Saturday, 5 October 2013
The Road to Wigan Pier - George Orwell
Supposed classic - massive disappointment. The first half seems acceptable - things that Orwell witnessed personally, statistics he collected - but then you realise: he's looking at the lower working class like a lab assistant watching bacteria through a microscope. He has no emotional engagement whatsoever. Worse, he fails to recognise or probe the emotional engagement they have with one another. Orwell describes the squalor in which they live and sleep but never seems to register that the working people, and even the unemployed, bear the squalor by being out of the house as much as possible. I knew these people - not at the time, of course, but in their 50s and 60s. They were my family. They came from the slums of Sheffield, which Orwell regards as a face unfit for human habitation. My great-uncle who, to me as a child, was the greatest man alive, lived in a back-to-back with communal toilet block in the yard and a pigeon loft above the lavvy. These people lived out of the home. The women chatted on their doorsteps. They went to the cinema, to social clubs (never pubs for my relatives, many of whom worked for breweries). Other families lived their lives around church and chapel. Spiritualism was popular, as was night school. Many were actively involved in politics, others trades unionists and communists. All of this passed Orwell by.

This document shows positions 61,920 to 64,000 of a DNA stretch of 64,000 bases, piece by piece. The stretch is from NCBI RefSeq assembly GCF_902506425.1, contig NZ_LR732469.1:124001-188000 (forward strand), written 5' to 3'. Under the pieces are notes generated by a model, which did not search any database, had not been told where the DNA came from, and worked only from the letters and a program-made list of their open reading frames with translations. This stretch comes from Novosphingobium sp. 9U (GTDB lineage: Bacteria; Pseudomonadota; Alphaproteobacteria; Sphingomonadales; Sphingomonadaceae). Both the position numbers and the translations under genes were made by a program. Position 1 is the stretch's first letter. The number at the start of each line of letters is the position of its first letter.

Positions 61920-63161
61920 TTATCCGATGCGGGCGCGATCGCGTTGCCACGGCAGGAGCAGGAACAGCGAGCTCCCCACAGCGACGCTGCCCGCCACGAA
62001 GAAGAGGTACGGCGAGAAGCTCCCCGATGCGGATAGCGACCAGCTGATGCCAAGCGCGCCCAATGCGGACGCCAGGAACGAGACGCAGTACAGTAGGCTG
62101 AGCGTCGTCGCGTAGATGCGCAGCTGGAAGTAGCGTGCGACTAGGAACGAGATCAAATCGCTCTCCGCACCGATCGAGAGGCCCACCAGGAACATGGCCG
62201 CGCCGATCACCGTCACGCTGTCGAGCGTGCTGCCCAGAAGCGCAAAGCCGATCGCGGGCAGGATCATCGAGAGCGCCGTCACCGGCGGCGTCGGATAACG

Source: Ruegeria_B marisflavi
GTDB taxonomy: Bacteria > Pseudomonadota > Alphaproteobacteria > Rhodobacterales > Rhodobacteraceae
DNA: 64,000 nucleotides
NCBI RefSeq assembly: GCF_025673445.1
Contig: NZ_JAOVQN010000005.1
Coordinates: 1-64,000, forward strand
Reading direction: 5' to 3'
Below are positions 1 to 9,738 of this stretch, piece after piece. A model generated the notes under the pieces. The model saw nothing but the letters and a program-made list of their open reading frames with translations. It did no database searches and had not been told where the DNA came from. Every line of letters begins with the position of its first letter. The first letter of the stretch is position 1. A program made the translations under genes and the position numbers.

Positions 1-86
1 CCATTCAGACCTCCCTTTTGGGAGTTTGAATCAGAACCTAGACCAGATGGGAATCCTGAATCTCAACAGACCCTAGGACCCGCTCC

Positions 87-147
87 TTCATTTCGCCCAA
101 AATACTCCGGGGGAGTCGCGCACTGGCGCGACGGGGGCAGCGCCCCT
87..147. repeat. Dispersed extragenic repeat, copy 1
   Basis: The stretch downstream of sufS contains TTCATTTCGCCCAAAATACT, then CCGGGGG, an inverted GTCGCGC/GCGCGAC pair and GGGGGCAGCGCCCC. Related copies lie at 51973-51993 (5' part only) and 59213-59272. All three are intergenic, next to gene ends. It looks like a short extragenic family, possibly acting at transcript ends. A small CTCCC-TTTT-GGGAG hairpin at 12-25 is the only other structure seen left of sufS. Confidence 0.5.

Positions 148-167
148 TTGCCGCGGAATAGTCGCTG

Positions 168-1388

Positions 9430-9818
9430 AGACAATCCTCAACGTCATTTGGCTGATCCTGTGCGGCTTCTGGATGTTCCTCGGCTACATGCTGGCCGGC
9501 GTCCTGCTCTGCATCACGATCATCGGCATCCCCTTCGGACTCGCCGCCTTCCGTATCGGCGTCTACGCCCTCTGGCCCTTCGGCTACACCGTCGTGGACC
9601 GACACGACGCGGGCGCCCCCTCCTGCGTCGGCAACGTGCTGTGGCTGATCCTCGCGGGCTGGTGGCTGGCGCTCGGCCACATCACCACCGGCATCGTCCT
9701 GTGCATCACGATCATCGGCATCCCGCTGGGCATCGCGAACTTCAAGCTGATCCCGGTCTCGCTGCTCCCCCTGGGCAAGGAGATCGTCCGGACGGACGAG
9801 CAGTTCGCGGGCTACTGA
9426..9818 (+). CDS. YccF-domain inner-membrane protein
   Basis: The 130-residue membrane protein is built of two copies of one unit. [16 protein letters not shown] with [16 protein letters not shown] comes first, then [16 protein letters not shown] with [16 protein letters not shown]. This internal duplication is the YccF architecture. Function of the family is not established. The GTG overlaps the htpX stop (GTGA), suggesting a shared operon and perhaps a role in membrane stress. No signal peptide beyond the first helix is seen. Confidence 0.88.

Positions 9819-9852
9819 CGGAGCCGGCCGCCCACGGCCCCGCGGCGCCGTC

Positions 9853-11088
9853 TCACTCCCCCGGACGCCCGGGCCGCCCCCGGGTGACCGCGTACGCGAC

The second half was recognised at the time as awful - the publisher, Victor Gollancz, felt obliged to publish an apology for it in the first edition (omitted in this Penguin edition). The second half is the story of Orwell's journey from middle class public schoolboy, via Burma, to ineffective, vaguely socialist, social critic. I read it with mounting disgust. But I did read it, all the way to the end, so it must have some literary quality. I was planning on getting Homage to Catalonia, or Down and Out in London and Paris, but I think I'd rather try Jack London instead.
The good news - it hasn't put me off Orwell's fiction.